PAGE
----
In developed economies like the US, there are no restrictions per se in terms of holding or transporting cash domestically, unless it is suspected to be drug money. Even there, transactions beyond $10,000 in cash are expected to be notified to the Internal Revenue Service (IRS) by shops and establishments. Of course, there are restrictions on the amount of dollars one can transport during immigration/emigration. But since the US is a well-developed economy, most of the transactions are conducted through plastic cards or banking channels.

The Fifth report has been submitted before the Hon’ble Supreme Court by the Special Investigation Team (SIT) on Black Money. An extract of the report has been uploaded on Department of Revenue website []. The SIT has made the following recommendations in the Fifth Report:-

Cash transactions: The SIT has felt that large amount of unaccounted wealth is stored and used in form of cash. Having considered the provisions which exist in this regard in various countries and also having considered various reports and observations of courts regarding cash transactions the SIT felt that there is a need to put an upper limit to cash transactions. Thus, the SIT has recommended that there should be a total ban on cash transactions above Rs. 3, 00,000 and an Act be framed to declare such transactions as illegal and punishable under law.

Cash holding: The SIT has further felt that, given the fact of unaccounted wealth being held in cash which are further confirmed by huge cash recoveries in numerous enforcement actions by law enforcement agencies from time to time, the above limit of cash transaction can only succeed if there is a limitation on cash holding, as suggested in its previous reports. SIT has suggested an upper limit of Rs. 15 lakhs on cash holding. Further, stating that in case any person or industry requires holding more cash, it may obtain necessary permission from the Commissioner of Income tax of the area.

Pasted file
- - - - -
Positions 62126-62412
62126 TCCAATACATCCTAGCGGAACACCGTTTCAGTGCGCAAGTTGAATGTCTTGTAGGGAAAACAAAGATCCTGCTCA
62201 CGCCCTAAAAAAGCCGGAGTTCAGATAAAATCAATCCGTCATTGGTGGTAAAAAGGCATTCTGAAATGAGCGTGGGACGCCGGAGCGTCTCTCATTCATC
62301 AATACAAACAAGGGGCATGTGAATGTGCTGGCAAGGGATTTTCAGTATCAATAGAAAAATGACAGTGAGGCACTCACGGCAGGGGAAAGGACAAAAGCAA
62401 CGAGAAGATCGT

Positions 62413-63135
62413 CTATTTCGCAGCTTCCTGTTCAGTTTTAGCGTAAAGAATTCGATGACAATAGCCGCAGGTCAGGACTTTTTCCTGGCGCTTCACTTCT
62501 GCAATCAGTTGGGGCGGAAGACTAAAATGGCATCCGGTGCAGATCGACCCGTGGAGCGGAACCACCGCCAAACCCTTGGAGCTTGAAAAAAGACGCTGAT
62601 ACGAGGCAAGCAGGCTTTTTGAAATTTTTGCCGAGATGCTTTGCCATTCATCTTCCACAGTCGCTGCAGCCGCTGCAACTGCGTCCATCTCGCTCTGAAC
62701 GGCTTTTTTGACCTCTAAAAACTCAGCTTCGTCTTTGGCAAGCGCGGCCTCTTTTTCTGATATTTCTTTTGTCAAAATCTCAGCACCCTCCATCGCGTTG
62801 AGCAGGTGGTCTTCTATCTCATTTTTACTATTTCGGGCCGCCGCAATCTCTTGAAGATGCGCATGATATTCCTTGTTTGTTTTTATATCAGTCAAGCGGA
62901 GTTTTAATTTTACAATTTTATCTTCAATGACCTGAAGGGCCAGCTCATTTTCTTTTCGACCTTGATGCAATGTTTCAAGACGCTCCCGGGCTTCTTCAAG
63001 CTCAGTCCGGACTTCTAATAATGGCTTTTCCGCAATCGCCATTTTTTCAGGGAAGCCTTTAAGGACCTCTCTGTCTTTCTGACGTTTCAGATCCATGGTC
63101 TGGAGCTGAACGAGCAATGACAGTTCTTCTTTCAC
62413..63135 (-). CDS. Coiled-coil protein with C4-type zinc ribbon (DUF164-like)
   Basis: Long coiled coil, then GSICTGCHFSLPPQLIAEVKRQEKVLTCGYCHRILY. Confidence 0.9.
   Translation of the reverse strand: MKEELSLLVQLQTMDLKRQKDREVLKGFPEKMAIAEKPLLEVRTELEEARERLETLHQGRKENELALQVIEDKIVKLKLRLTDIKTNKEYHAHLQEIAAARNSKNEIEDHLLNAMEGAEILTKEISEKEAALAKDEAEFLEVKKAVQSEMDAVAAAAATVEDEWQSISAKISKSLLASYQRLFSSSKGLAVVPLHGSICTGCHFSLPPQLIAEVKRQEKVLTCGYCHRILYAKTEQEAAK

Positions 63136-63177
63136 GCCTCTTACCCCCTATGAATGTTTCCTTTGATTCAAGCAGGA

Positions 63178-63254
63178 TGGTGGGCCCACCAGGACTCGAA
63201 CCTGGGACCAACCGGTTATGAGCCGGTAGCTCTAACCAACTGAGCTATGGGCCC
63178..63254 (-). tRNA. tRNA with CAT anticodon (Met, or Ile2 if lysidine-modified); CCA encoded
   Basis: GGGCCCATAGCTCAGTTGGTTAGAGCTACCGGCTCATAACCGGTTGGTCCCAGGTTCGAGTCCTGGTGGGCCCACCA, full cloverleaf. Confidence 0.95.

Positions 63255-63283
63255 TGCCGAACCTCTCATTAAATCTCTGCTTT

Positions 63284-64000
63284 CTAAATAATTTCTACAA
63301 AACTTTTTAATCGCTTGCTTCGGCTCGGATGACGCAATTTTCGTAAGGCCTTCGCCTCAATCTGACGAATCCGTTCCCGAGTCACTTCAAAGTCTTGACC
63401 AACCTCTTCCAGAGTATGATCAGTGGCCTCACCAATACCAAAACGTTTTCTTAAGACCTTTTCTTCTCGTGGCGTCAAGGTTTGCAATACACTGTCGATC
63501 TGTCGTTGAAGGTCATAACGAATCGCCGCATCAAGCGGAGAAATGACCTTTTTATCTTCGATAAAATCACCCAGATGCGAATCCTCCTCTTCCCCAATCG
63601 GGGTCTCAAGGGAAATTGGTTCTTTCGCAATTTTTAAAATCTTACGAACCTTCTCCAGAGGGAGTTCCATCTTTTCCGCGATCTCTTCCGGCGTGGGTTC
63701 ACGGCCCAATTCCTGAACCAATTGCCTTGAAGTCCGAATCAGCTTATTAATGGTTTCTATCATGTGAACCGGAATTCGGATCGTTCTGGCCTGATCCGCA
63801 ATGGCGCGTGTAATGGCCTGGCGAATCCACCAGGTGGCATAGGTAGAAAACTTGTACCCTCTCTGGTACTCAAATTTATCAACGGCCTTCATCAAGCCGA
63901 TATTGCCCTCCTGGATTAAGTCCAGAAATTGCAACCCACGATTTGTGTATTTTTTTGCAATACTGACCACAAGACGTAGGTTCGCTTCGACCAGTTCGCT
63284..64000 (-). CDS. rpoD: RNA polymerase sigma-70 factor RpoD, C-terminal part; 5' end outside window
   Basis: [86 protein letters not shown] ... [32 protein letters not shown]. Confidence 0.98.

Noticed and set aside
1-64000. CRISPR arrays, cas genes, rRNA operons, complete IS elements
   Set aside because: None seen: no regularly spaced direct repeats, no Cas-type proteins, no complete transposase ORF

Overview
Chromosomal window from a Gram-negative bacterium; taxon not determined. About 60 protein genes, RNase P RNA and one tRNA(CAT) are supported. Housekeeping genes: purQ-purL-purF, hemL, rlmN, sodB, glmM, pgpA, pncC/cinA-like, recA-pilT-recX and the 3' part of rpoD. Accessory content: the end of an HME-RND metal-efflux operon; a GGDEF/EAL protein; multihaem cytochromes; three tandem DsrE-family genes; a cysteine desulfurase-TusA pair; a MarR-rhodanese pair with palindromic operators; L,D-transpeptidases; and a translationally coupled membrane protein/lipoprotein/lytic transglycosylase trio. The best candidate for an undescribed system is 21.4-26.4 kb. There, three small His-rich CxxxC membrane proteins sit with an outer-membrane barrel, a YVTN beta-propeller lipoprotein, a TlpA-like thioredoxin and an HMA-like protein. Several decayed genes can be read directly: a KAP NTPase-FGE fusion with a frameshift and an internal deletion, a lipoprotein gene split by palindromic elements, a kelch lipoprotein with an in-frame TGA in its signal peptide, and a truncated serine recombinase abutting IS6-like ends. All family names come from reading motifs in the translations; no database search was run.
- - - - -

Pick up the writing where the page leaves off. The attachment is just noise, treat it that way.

These two issues had been elaborated upon as early as 2012 in an article “We should abolish Rs 500 and Rs 1,000 notes completely”. Hence these two mechanisms—further to be attempted – may not eliminate domestic black money but may reduce the generation and use of it. Even developed countries have not completely abolished black money but have taken steps to reduce its generation and usage.

The major impact is on the holding of black money by political leaders/party and corrupt Government officials both at centre and States. If this measure brings in the concept of probity in public life then it will go a long way in cleansing our public life. Along with this we need to have swift and severe punishment for wrong doers. Our court cases get dragged for decades and we rarely send any one to jail for 80 or 100 years as in the case USA.

Next step to enhance probity in public life is to make holding of cash per se beyond say Rs 10 L a crime and Of course ordinance to nationalise all money kept in Tax havens. We are witnessing cleansing times which are interesting times and as in the case of all deliveries there will be some labour pain.

Published Date: 14th November 2016, Image Source: